In order to commemorate the life and legacy of Martin Luther King Jr., the School of Social Work hosted the annual celebration that included singing, praying and remembering.
Baylor students, faculty and members of the community gathered together Sunday on Speight Plaza and sang songs in remembrance of the legacy of King.
Holding candles, the crowd later marched to Miller Chapel where the worship service and celebration was held. During the march, the crowd sang “We Shall Overcome,” which was a major song in the Civil Rights Movement of which King was a part.
Judge Ken Starr and his wife Alice were among those at Miller Chapel that joined in on the service and celebration.
The worship service featured selections from choirs of the Pleasant Olive Missionary Baptist Church and the Greater Ebenezer Baptist Church. Baylor students were involved in the ceremony as well. There was an invocation done by Robrion Sills from the Religion Department and spoken word done by Kristina Garrison, a Master’s of Social Work alumni.
When Dr. Erma Ballenger, the Director of Field Education for the School of Social Work, came to Baylor in 2009, she realized there was no event planned to honor King and she wanted this to change. She backed the creation of the event and helped get churches and the religion department involved. She realized there was nothing scheduled for Sunday in the weekend of events planning to honor King and she started thinking about a way to bring Baylor together with the community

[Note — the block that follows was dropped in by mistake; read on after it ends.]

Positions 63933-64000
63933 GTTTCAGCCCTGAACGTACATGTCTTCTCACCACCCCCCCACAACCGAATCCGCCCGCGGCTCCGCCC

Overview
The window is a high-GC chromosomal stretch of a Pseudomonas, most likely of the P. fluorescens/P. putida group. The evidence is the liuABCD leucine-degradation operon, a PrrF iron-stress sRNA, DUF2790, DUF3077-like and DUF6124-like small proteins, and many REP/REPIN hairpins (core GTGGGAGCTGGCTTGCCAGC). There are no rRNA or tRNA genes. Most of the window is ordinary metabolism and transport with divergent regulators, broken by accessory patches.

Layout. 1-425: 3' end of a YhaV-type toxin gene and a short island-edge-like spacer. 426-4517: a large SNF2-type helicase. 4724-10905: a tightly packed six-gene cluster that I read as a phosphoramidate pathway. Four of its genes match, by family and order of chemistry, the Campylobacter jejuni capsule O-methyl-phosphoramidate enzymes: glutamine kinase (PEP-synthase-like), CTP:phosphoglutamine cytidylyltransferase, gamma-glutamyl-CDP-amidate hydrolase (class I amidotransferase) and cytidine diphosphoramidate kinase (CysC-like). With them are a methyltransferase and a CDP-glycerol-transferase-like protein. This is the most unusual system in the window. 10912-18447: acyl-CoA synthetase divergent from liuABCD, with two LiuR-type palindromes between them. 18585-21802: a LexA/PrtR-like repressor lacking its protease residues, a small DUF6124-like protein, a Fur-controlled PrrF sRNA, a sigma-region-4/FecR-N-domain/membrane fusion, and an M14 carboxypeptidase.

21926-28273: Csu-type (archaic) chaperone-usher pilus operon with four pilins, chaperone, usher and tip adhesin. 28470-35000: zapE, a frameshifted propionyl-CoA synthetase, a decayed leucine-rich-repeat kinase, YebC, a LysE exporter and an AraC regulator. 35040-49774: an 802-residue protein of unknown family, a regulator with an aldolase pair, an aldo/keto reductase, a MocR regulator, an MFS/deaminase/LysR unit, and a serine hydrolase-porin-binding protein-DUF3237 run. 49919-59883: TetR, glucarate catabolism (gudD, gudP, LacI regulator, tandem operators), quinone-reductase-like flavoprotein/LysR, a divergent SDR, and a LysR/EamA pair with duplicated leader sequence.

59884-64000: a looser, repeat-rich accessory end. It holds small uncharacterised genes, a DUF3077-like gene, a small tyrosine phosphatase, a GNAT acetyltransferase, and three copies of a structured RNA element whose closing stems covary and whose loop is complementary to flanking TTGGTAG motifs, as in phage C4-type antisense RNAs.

“We wanted to bring town and gown together,” Ballenger said. “We wanted the community to get involved. We’re still all one.”
Kieara Jones, the Daingerfield Texas School of Social Work graduate student, was a co-chair for planning the event. She said the celebration allowed the Baylor and Waco communities to collaborate.
“It was a great way to bridge a gap between the greater Waco community and the Baylor community,” Jones said. “We just want to come together and help each other as best we can.”
Dr. Kerry Burkley, the pastor at the Greater Ebenezer Baptist Church in Waco, gave a message about Martin Luther King Jr. in which he preached about equality and finding a purpose. He ended his sermon by orating the entirety of Martin Luther King Jr.’s “I Have a Dream” speech.
Dr. Frisch, a professor in the Psychology and Neuroscience department was also in attendance of the celebration. He said he saw the celebration as a call to action.
“It’s a bridge out of the Baylor bubble to the community,” Frisch said. “People who care about equality and diversity need to get out of the classroom more and practice what we preach.”